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Sarah Cousineau

Two scientists with the Department of Energy’s Oak Ridge National Laboratory have been elected fellows of the American Physical Society.

Shown here is an on-chip carbonized electrode microstructure from a scanning electron microscope. Credit: ORNL, U.S. Dept. of Energy

Scientists at Oak Ridge National Laboratory and the University of Tennessee designed and demonstrated a method to make carbon-based materials that can be used as electrodes compatible with a specific semiconductor circuitry.

Substituting deuterium for hydrogen makes methylammonium heavier and slows its swaying so it can interact with vibrations that remove heat, keeping charge carriers hot longer. Credit: Jill Hemman/ORNL, U.S. Dept. of Energy

Led by ORNL and the University of Tennessee, Knoxville, a study of a solar-energy material with a bright future revealed a way to slow phonons, the waves that transport heat.

Light moves through a fiber and stimulates the metal electrons in nanotip into collective oscillations called surface plasmons, assisting electrons to leave the tip. This simple electron nano-gun can be made more versatile via different forms of material composition and structuring. Credit: Ali Passian/ORNL, U.S. Dept. of Energy

Scientists at ORNL and the University of Nebraska have developed an easier way to generate electrons for nanoscale imaging and sensing, providing a useful new tool for material science, bioimaging and fundamental quantum research.

ORNL’s Lab-on-a-crystal uses machine learning to correlate materials’ mechanical, optical and electrical responses to dynamic environments. Credit: Ilia Ivanov/ORNL, U.S. Dept. of Energy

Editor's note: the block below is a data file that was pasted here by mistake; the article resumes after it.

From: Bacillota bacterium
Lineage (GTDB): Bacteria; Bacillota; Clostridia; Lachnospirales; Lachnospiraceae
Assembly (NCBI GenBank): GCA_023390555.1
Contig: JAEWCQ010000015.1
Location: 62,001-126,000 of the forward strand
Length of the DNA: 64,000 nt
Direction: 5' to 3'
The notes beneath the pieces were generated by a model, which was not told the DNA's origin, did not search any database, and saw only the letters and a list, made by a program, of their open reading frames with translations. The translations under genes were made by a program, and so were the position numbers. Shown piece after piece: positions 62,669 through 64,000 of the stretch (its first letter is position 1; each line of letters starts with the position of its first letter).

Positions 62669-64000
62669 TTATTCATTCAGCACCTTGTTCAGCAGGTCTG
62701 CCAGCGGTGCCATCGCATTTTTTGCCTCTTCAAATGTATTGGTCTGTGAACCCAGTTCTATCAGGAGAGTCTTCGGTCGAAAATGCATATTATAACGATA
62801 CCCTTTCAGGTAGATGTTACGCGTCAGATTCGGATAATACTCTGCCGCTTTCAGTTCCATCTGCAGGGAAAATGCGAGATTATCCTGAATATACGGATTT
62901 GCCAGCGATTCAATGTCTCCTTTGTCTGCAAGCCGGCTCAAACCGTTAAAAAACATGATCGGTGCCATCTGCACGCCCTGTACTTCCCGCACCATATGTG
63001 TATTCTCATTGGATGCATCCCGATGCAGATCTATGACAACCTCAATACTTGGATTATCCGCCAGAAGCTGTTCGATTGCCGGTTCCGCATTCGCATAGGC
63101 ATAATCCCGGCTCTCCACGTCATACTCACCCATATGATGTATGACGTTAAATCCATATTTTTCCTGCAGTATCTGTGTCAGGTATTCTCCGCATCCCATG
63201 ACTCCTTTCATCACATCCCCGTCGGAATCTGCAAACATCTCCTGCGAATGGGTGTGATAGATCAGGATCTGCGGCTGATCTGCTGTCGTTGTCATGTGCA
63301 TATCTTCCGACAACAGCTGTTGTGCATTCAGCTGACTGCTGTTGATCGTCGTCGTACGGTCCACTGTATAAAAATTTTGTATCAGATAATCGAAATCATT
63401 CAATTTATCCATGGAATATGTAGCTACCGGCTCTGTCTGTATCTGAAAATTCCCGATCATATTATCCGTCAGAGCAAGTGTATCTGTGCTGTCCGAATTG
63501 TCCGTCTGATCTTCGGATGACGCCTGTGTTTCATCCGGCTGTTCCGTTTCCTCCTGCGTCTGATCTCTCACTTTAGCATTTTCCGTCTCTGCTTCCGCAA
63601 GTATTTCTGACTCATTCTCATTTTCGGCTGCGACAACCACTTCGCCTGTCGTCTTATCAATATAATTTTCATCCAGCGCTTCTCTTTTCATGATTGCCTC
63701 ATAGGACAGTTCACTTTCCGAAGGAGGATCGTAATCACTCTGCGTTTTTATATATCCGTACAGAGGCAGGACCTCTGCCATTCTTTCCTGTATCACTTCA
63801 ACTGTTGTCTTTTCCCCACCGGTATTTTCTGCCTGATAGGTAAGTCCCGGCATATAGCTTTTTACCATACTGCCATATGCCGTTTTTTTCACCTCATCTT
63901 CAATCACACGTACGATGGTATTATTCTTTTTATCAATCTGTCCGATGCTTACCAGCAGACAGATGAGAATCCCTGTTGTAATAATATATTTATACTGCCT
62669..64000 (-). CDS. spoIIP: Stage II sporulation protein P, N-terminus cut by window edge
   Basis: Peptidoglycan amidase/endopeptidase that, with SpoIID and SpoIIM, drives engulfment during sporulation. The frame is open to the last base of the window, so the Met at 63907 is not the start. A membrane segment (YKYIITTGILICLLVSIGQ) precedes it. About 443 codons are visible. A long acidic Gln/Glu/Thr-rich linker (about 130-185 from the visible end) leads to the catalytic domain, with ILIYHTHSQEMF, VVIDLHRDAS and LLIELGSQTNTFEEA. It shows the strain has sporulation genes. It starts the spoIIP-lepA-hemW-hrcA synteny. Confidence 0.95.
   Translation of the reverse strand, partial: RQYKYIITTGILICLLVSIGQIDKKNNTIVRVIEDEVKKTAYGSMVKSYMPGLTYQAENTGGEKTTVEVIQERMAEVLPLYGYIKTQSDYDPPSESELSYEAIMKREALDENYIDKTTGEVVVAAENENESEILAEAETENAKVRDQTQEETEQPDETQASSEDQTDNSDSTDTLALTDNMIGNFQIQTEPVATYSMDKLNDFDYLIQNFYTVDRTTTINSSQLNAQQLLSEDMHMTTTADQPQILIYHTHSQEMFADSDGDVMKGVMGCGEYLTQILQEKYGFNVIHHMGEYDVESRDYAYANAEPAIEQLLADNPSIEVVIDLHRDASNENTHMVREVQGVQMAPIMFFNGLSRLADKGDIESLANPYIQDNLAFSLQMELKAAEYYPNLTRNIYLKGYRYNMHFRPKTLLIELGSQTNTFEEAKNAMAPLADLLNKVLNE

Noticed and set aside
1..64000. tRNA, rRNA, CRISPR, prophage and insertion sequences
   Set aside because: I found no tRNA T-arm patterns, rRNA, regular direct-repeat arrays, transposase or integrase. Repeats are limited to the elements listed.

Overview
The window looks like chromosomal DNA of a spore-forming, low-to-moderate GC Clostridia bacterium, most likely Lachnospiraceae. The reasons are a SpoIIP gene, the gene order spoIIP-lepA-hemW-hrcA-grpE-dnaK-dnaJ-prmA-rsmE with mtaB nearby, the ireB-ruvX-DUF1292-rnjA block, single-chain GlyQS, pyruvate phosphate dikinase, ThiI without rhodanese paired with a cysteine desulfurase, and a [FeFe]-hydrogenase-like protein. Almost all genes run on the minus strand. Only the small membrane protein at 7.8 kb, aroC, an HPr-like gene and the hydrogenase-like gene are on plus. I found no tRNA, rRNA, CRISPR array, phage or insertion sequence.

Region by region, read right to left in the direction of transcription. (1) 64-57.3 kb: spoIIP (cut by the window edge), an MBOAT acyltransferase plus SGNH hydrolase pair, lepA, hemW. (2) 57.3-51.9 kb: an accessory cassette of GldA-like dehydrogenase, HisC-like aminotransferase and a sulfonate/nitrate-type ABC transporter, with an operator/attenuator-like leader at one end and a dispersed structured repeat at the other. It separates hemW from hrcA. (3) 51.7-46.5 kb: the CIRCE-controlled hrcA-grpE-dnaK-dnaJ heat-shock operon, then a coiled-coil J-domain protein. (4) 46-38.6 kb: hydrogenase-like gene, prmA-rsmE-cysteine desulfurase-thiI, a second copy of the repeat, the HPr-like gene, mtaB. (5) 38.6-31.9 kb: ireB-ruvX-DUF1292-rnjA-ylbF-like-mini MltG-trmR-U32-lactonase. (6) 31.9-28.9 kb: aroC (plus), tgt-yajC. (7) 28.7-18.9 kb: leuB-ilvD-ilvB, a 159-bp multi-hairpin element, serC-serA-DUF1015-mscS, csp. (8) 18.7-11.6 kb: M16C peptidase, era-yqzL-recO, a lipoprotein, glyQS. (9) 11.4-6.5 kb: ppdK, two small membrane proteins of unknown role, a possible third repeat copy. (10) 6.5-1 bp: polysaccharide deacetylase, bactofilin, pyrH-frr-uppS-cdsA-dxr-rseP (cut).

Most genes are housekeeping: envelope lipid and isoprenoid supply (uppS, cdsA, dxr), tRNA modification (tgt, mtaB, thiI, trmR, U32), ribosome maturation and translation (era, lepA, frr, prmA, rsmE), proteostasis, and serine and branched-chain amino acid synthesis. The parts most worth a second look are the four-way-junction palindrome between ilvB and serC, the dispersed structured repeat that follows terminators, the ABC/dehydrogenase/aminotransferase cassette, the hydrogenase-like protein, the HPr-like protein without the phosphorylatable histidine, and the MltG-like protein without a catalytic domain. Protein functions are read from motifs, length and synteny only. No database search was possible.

An all-in-one experimental platform developed at Oak Ridge National Laboratory’s Center for Nanophase Materials Sciences accelerates research on promising materials for future technologies.

The CrossVis application includes a parallel coordinates plot (left), a tiled image view (right) and other interactive data views. Credit: Chad Steed/Oak Ridge National Laboratory, U.S. Dept. of Energy

From materials science and earth system modeling to quantum information science and cybersecurity, experts in many fields run simulations and conduct experiments to collect the abundance of data necessary for scientific progress.

Sergei Kalinin

Five researchers at the Department of Energy’s Oak Ridge National Laboratory have been named ORNL Corporate Fellows in recognition of significant career accomplishments and continued leadership in their scientific fields.

Selenium atoms, represented by orange, implant in a monolayer of blue tungsten and yellow sulfur to form a Janus layer. In the background, electron microscopy confirms atomic positions. Credit: Oak Ridge National Laboratory, U.S. Dept. of Energy

An ORNL team used a simple process to implant atoms precisely into the top layers of ultra-thin crystals, yielding two-sided structures with different chemical compositions.

ORNL welcomes six new research fellows to Innovation Crossroads

ORNL welcomed six technology innovators to join the fourth cohort of Innovation Crossroads, the Southeast’s only entrepreneurial research and development program based at a U.S. Department of Energy national laboratory.

A nanobrush made by pulsed laser deposition of CeO2 and Y2O3 with dim and bright bands, respectively, is seen in cross-section with scanning transmission electron microscopy. Credit: Oak Ridge National Laboratory, U.S. Dept. of Energy

A team led by the Department of Energy’s Oak Ridge National Laboratory synthesized a tiny structure with high surface area and discovered how its unique architecture drives ions across interfaces to transport energy or information.